Ms PATTEN (Northern Metropolitan) (11:17): My question is to the Minister for Small Business.
The UK has invested in pathogen reduction ventilation, and a team of engineers, scientists and medical experts have developed a system that uses high-intensity UVC light to kill airborne pathogens. It removes 99.99 per cent of COVID, and the technology is being trialled right now in Soho’s legendary 100 Club.
I am aware the Victorian government has set up a task force to improve ventilation in healthcare settings, but my question is: has the department conducted any research or sought to fund pathogen reduction technology to assist Victorian small businesses and improve ventilation, particularly in live music venues, bars and everything that makes Melbourne Melbourne?
Ms PULFORD (Western Victoria—Minister for Employment, Minister for Innovation, Medical Research and the Digital Economy, Minister for Small Business, Minister for Resources) (11:18): I thank Ms Patten for her question.
It was a trial in the UK that I was not aware of, but it sounds important and interesting. Certainly I can confirm that the government is undertaking work on ventilation and the important role that that plays, and I would note the significant work of people at the Burnet Institute in helping us all better understand the importance of ventilation now that it is well established that COVID-19 is indeed airborne—something that at this time last year was still the subject of some conjecture around the world.
In terms of ventilation support trials and new technology for small businesses, the short answer is no, not specifically, but the broader, more general answer is yes, we engage with our small business community and our small business community’s leaders and organisations and peak bodies all the time on all manner of issues, and I am certainly aware of the interest and desire to explore and understand opportunities around ventilation.
Our small business community cannot get through the national road map steps and milestones fast enough, and so I have lots of offers from people wanting to be part of trials and pilots and lots of ideas and suggestions about incentivising vaccinations— because our small business community has borne a very, very heavy share of the burden that the community has experienced these last 18 months.
They understand the quickest path to their recovery and getting back to doing what they love and what they are so great at is of course that plan, that road map, high, high rates of vaccination and of course all other measures that can assist us to live with COVID as it becomes endemic. So I hope that has satisfied your interest in this, Ms Patten, and I look forward to seeing how the trial goes.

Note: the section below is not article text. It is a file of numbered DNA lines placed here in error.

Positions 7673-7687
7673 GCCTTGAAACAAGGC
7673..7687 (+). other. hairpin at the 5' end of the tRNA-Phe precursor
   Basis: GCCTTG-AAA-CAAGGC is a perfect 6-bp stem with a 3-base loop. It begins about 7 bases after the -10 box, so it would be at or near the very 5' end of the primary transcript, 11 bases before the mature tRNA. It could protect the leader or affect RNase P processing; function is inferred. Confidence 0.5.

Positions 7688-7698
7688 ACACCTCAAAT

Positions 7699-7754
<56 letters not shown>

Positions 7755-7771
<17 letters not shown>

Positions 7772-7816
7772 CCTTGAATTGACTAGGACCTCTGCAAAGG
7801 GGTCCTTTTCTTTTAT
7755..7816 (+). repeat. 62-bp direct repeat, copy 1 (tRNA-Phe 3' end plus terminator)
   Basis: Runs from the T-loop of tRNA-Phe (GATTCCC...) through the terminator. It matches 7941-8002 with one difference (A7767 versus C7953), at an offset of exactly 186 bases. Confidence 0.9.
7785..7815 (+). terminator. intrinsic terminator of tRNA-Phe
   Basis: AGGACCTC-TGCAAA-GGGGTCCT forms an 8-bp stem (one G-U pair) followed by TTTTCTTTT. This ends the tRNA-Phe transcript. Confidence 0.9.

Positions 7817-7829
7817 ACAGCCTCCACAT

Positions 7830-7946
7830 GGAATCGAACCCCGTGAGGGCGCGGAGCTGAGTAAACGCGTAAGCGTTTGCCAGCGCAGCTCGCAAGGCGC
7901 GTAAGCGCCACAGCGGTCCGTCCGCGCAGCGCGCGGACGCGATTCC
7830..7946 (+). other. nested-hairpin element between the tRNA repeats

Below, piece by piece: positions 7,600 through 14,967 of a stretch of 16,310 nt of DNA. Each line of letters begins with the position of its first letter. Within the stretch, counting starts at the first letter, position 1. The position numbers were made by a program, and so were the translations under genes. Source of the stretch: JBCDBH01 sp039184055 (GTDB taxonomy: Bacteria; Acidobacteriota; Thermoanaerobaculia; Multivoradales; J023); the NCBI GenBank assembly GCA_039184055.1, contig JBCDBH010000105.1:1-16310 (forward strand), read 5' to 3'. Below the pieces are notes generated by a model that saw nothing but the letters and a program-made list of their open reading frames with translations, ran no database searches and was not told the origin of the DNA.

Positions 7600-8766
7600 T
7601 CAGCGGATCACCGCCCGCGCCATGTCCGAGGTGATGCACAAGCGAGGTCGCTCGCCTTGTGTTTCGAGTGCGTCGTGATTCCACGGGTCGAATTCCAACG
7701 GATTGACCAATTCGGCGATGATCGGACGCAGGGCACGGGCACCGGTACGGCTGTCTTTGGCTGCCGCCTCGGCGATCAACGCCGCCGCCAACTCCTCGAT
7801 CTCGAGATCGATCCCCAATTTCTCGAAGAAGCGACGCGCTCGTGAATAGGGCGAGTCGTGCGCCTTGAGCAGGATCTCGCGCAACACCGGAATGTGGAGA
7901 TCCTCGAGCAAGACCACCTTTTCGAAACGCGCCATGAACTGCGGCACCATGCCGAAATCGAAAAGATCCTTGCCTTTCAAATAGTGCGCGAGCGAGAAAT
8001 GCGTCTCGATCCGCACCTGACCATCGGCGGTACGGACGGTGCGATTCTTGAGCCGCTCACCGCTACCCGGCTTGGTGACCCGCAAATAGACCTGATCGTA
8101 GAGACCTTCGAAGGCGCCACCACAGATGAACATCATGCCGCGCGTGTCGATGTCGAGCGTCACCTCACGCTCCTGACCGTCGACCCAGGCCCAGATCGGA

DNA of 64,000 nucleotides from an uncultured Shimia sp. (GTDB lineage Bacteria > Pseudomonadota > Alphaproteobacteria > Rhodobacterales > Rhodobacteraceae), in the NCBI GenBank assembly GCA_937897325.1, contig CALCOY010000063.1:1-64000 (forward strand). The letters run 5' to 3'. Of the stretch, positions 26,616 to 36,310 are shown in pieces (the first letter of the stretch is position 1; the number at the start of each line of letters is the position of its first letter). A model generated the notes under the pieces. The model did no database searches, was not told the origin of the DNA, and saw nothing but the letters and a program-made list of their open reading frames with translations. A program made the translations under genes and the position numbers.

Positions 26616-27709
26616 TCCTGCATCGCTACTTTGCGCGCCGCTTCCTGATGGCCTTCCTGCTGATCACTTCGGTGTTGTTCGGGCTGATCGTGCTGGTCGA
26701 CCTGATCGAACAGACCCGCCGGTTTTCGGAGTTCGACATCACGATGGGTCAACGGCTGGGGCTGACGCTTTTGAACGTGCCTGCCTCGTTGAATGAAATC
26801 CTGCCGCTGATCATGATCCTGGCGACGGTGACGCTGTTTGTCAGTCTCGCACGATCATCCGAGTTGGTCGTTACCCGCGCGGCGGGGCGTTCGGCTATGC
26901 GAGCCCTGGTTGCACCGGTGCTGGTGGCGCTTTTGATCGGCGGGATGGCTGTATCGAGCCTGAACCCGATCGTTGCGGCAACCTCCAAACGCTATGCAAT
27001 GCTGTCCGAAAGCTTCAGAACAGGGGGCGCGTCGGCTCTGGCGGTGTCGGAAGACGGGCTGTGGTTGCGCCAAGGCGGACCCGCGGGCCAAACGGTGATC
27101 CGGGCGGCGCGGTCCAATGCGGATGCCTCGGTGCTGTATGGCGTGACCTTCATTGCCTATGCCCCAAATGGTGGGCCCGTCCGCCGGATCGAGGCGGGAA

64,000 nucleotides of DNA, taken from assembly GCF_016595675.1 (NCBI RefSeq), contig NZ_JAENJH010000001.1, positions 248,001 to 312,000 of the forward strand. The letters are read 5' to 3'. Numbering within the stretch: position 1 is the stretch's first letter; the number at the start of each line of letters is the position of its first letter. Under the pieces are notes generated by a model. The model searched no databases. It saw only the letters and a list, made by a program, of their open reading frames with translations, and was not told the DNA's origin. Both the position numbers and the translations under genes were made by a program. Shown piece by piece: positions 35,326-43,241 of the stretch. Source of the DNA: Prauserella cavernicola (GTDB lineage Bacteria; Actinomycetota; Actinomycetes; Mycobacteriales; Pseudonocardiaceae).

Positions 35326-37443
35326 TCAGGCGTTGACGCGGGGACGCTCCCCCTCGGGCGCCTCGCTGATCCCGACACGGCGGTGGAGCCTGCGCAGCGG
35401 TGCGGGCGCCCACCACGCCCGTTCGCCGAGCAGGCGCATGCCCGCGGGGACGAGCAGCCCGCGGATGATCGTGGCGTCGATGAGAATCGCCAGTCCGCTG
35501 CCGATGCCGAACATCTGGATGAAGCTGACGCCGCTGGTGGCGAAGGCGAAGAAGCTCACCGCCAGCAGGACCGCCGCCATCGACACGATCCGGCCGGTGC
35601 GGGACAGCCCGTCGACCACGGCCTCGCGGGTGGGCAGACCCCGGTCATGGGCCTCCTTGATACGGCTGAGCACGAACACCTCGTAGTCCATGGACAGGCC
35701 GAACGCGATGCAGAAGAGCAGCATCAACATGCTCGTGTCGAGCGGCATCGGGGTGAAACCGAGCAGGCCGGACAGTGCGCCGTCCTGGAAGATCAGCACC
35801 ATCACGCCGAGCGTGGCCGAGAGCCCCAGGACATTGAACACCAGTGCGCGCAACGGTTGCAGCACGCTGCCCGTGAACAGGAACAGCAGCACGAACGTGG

Ms PATTEN (Northern Metropolitan) (11:20): Thank you, Minister. Certainly we know that the live music venues in particular have borne a significant brunt. Reopening at 24 per cent, all of these things just do not work, particularly for those live music venues. They have been sort of locked out of some of the funding because they do not have kitchens, they do not fit into all of the models of support.
But the UK is taking this test, clean, prevent model, particularly for their entertainment, hospitality and night-time economy. So by way of supplementary I would ask: would you speak to the UK counterparts and see what they are doing, particularly for those small businesses in the live music industry?
Ms PULFORD (Western Victoria—Minister for Employment, Minister for Innovation, Medical Research and the Digital Economy, Minister for Small Business, Minister for Resources) (11:21): Like many Victorians, I desperately miss being able to go to live music venues, and if there are things that we can explore with the live music industry to help them operate better, more fully, more completely in a COVID-safe environment, then absolutely I would be very happy to learn some more about this.
I take the opportunity to commend so many in the Australian live music industry, promoters, supporters, for the launch of their Vax the Nation campaign a couple of days ago. It is incumbent upon all of us I think that have any sort of audience at all to spread the word.
I know that the question from our Lib Dems colleague just a moment ago sort of suggested that the balance of rights and responsibilities from their perspective is a little different from the way that the rest of us see it. I think that most in the live music industry would care very much for the rights of them to trade, the rights of them to perform and the rights of their patrons to be safe.